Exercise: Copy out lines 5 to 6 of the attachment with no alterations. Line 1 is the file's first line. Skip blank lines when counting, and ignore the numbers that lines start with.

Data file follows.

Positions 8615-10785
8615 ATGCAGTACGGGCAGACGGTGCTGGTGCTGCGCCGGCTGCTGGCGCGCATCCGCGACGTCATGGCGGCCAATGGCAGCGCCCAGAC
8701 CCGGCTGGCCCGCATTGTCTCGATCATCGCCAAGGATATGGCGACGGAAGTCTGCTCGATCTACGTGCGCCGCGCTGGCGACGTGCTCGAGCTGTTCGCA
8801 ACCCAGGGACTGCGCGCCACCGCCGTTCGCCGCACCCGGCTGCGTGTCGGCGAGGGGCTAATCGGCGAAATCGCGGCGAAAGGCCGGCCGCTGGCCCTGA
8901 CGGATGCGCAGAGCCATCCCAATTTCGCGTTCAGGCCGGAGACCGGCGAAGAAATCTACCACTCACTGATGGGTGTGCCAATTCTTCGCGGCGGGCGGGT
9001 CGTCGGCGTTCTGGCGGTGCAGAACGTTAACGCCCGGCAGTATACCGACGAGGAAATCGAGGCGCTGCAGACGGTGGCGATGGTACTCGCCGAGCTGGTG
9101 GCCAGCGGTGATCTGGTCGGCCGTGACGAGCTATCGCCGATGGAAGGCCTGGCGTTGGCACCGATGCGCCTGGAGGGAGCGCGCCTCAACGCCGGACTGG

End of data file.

8901 CGGATGCGCAGAGCCATCCCAATTTCGCGTTCAGGCCGGAGACCGGCGAAGAAATCTACCACTCACTGATGGGTGTGCCAATTCTTCGCGGCGGGCGGGT
9001 CGTCGGCGTTCTGGCGGTGCAGAACGTTAACGCCCGGCAGTATACCGACGAGGAAATCGAGGCGCTGCAGACGGTGGCGATGGTACTCGCCGAGCTGGTG